Sleep Issues and Autism: Theories on Why it Occurs

Parenthood presents many challenges. For my family, our biggest challenges have all revolved around autism. I have identical twin boys who were both diagnosed with autism three years ago. Every autism family has struggles that are different simply because autism is not a cookie cutter diagnosis – every child presents in their own unique way.

Autism and Sleep

One very common struggles that many families face with a child on the spectrum is sleep. Research indicates upwards of 80% of families with at least one autistic child will report sleep disturbances. The impact of this is felt on every member of the family. Parents and siblings also have to face each day with little sleep.


While many theories have been presented, no conclusive answer has ever been found to explain why struggles with sleep are so common in this population. Like everything with autism, what is true for one autistic individual may not be true for another.

Concurrent Conditions

We do know many children with autism have more than just an autism diagnosis. Anxiety, Depression, Epilepsy and Attention Deficit Hyperactivity Disorder are just some of the concurrent diagnosis’ a child with autism can have. Each of these diagnoses is known to have sleep issues linked to them. Some research has suggested the sleep issues experienced by autistic individuals are the result of the concurrent condition and not autism.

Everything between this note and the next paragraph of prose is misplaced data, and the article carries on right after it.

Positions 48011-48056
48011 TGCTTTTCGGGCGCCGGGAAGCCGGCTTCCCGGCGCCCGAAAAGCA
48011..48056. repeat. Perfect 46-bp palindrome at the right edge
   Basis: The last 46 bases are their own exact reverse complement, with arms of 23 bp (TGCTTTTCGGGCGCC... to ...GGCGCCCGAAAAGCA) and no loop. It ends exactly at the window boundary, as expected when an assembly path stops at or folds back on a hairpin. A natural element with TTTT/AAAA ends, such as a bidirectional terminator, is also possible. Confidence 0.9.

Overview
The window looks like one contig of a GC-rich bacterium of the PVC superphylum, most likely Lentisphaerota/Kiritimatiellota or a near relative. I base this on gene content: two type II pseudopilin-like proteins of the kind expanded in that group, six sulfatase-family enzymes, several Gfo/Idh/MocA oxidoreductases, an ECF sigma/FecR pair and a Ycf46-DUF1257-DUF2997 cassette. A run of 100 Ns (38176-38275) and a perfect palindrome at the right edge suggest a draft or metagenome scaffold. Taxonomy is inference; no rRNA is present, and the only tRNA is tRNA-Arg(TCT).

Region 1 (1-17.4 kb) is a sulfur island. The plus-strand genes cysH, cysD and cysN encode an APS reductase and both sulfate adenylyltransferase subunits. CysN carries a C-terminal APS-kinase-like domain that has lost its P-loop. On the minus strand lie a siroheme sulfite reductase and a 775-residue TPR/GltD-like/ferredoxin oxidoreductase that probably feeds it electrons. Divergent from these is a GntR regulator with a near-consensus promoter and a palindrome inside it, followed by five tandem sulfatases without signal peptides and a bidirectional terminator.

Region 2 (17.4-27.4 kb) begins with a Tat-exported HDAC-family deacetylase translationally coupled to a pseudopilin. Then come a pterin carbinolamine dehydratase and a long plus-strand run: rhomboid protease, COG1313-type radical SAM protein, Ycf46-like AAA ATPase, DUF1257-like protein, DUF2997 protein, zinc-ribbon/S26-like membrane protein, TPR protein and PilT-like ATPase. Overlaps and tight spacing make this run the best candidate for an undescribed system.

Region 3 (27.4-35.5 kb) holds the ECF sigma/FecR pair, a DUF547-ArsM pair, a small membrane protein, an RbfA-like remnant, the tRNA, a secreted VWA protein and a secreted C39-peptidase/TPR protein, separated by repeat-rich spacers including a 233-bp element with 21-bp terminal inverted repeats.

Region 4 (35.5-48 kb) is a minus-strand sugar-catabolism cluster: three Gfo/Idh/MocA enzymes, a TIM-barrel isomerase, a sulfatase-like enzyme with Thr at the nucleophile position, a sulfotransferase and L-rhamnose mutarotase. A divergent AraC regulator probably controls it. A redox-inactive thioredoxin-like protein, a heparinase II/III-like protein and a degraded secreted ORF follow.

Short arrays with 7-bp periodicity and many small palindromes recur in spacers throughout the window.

However, sleep issues do occur in children with no other diagnosis besides autism. Does that child have another undiagnosed condition that is interrupting the sleep cycle, or is autism the cause?

Sensory Issues

Another theory suggests sleep issues in autistic children are the result of sensory issues commonly experienced by autistic individuals. Sounds a neurotypical brain ignores, the autistic brain may amplify. Researchers hypothesize some children with autism may be easily roused by the slightest sound or other stimuli, thus interfering with the child’s ability to fall into a deeper stage of sleep. Something as benign as a clock ticking has the potential to keep the child up all night.

Low Melatonin

Another popular theory to explain sleep issues in autistic children is they have low melatonin levels. Melatonin is a hormone produced by the brain to help us sleep. Some research suggests the autistic brain may be over sensitive to light, and that the slightest amount of light may interfere with the brain’s production of melatonin. Researchers have yet to prove conclusively low melatonin levels exist in this population, but they are continuing to look for a possible link.

Every child has the ability to sleep – even those children on the autism spectrum. It has taken many sleepless nights and a lot of patience, but with a consistent approach both of my boys now have the ability to sleep through most nights with no issues. With the right approach, consistent routine, and proper timing your child too can sleep through the night. 

If your child is struggling with sleep, please reach out to your local Mama Coach for help.



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